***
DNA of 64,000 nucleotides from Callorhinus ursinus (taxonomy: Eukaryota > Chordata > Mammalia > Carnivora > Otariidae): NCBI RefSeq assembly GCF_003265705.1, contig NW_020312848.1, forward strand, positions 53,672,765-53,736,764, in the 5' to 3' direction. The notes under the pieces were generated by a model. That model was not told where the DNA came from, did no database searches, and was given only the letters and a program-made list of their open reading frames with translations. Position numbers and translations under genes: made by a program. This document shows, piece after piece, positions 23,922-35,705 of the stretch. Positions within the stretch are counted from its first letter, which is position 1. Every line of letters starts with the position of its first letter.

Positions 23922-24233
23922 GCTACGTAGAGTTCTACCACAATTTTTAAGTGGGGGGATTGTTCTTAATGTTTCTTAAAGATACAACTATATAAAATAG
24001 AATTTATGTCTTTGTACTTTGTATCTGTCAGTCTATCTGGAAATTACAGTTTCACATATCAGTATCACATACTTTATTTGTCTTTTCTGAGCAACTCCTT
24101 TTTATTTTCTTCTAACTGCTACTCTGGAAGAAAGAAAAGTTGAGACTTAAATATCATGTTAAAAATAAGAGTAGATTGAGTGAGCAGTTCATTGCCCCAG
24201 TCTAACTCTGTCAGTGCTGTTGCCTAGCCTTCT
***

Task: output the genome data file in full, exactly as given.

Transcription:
DNA of 64,000 nucleotides from Callorhinus ursinus (taxonomy: Eukaryota > Chordata > Mammalia > Carnivora > Otariidae): NCBI RefSeq assembly GCF_003265705.1, contig NW_020312848.1, forward strand, positions 53,672,765-53,736,764, in the 5' to 3' direction. The notes under the pieces were generated by a model. That model was not told where the DNA came from, did no database searches, and was given only the letters and a program-made list of their open reading frames with translations. Position numbers and translations under genes: made by a program. This document shows, piece after piece, positions 23,922-35,705 of the stretch. Positions within the stretch are counted from its first letter, which is position 1. Every line of letters starts with the position of its first letter.

Positions 23922-24233
23922 GCTACGTAGAGTTCTACCACAATTTTTAAGTGGGGGGATTGTTCTTAATGTTTCTTAAAGATACAACTATATAAAATAG
24001 AATTTATGTCTTTGTACTTTGTATCTGTCAGTCTATCTGGAAATTACAGTTTCACATATCAGTATCACATACTTTATTTGTCTTTTCTGAGCAACTCCTT
24101 TTTATTTTCTTCTAACTGCTACTCTGGAAGAAAGAAAAGTTGAGACTTAAATATCATGTTAAAAATAAGAGTAGATTGAGTGAGCAGTTCATTGCCCCAG
24201 TCTAACTCTGTCAGTGCTGTTGCCTAGCCTTCT